A Slippery Notion: Why Single-Number SPL Values Are Useless

A Slippery Notion: Why Single-Number SPL Values Are Useless

Q: I was thinking about going to a gig but am worried about the loudness and damage to hearing… I know these dB values are quite dependent on the PA, engineer, venue, etc, but was wondering what would be the kind of average dB someone going and seeing a live electronic music gig in a medium sized indoor venue would be exposed to.

The gig is techno and i’m not really confident the people putting on the gig are concerned about volume control for the audience.

I’m going to answer a different question, and then you’ll see why your question is very hard to answer. This is one of those questions that seems simple at first and ends up getting very complicated very quickly when you dig into it. Buckle your seatbelt. The truth of the matter is that a single-number SPL value is virtually useless.

For example, here is a screenshot of Smaart’s SPL History timeline:

There are thirteen different SPL metrics being tracked by the software, and all are different – and equally valid – ways of answering the question “how loud is it?”

For a dB value to be meaningful, we need to indicate both time-domain information (over how long of a window was it measured / averaged / integrated) and frequency-domain information (what weighting curve is in use). Without both of those pieces of information, we can’t really draw any useful conclusions about the number. Again, all those 13 traces on that chart represent the same actual event measured at the same time from the same spot – they’re just different combinations of integration times and weighting curves, so we need to know which we’re talking about.

So when venue management says “keep it under 100 dB” that’s a technically meaningless statement without much more specific information.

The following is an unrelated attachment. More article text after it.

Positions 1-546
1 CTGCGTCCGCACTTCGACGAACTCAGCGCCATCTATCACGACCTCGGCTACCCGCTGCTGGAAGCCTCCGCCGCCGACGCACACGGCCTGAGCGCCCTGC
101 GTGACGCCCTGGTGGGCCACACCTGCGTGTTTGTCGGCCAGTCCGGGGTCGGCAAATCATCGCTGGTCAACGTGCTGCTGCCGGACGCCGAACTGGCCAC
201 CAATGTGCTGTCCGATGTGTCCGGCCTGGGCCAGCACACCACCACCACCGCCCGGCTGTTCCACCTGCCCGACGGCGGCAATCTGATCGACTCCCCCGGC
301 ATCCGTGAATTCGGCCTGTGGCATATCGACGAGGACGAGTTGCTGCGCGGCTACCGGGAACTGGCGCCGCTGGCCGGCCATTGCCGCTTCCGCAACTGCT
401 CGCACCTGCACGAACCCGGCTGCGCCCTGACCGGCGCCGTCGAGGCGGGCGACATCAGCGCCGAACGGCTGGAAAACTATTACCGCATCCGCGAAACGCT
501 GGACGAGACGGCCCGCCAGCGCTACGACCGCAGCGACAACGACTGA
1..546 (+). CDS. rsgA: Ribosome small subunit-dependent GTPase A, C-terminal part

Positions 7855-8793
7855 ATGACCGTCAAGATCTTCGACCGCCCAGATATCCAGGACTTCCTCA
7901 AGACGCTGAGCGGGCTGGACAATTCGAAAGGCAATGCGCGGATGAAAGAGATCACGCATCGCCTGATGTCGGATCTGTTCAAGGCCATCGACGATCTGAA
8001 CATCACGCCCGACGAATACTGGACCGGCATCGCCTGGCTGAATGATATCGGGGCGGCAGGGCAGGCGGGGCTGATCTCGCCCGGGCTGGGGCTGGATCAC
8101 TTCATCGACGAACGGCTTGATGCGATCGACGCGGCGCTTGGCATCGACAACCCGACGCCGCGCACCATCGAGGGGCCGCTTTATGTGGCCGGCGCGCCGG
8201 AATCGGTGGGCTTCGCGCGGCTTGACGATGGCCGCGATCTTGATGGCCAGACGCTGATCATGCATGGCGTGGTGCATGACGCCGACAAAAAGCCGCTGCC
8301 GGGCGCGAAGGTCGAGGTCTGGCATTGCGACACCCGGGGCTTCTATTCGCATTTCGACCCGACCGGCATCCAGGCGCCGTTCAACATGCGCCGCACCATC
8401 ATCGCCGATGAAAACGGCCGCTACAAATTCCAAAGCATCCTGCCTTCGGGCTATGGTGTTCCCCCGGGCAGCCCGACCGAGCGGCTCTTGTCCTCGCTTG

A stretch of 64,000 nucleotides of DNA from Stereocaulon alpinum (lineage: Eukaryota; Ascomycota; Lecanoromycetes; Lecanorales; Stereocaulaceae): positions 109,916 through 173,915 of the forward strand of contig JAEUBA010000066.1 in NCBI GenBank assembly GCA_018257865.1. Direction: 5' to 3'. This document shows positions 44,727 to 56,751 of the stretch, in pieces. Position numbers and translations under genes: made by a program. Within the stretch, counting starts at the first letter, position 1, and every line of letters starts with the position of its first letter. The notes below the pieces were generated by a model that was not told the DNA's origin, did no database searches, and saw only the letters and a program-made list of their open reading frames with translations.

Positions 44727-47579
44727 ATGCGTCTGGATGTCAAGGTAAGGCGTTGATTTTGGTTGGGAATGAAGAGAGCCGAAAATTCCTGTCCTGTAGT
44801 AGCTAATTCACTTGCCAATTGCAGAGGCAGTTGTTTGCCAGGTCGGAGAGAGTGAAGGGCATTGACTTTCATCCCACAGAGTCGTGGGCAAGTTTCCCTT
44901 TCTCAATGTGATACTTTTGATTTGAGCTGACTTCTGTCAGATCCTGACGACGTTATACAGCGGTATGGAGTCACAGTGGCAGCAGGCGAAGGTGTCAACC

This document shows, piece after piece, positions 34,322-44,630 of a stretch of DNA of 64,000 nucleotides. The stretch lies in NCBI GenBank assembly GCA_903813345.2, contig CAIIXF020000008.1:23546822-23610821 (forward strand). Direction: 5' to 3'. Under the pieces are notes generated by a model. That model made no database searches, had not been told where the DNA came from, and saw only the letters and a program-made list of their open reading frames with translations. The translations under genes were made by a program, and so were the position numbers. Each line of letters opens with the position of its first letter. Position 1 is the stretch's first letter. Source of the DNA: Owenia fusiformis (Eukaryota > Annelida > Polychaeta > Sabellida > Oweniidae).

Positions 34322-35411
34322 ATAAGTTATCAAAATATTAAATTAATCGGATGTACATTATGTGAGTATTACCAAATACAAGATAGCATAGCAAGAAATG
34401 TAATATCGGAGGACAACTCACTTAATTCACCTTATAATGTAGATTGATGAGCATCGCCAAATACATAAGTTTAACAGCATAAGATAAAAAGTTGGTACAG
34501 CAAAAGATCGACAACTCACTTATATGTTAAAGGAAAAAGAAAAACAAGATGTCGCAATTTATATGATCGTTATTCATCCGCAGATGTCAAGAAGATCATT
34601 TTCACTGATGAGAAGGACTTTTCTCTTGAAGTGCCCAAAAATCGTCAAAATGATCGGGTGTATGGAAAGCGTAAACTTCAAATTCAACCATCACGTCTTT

To address the specifics of your question, when we’re talking about hearing damage we’re usually talking about noise exposure over a period of time. For that, the “Slow/Fast/Peak” metrics used by most handheld meters are pretty much useless because they show us a very short period of time, and we’re far more concerned with the equivalent exposure to the ear over a longer period. (We say “equivalent” because shows have loud bits and soft bits and so we need to integrate over time to really get an accurate idea of how much energy we’re exposing our ears to.)

The National Institute of Occupational Health and Safety says that for a two-hour exposure (about the average concert), you will minimize (not eliminate!) your risk of exposure-based hearing damage at levels below 91 dB SPL (A weighted). Measuring as an A-weighted equivalent sound level over a window of 10 or 15 minutes (shorthand: LAeq10 or LAeq15) gives us a better idea of what we’re actually dealing with in terms of exposure.

The trick is that equivalent sound level (Leq) metrics are not measured by most meters. Usually those only have SPL Fast or Slow, with your choice of A or C weighted. (Fast is a 0.125s time constant, and Slow is 1s.) Those give us very little information about the type of exposure that damages the ear.

Most of the laws and regulations that deal with this stuff are very poorly written.

Case in point: here is an SPL timeline from an event I mixed last week, logged with a calibrated, class-compliant microphone:

The gold-brown line is LAeq10. This is the metric that tells us whether or not we’re doing damage. Here it hangs right around 94 the entire time, which is the NIOSH recommended limit for an hour, and this is a one-hour show, so we’re good.

The green trace is Peak C. (If you’re curious about the name, SPL is by definition an RMS value so Peak C is by definition not an SPL measurement but we still log it because it’s in the standard.) You can actually see each individual song, and that it’s hanging around 112 – 114 or so throughout the show pretty consistently. If a person was metering this, they would probably (improperly) cite you for violation. Same for the pink trace – that’s SPL C Slow, and here it’s sitting around 100. Depending on the wording of the statute and/or knowledge of the person enforcing it, it might be concluded that you’re operating at an unsafe level, when you’re not. A shocking amount of legislation just says “98 dB” (not even “SPL”) and doesn’t give a weighting curve or an integration time, and without that you can’t really approach compliance in a serious way. And more importantly – it has no bearing on whether or not the show is actually at an unsafe level. So there is a lot of education that needs to happen around this issue for us to move forward.

Best answer: I don’t leave the house without earplugs.

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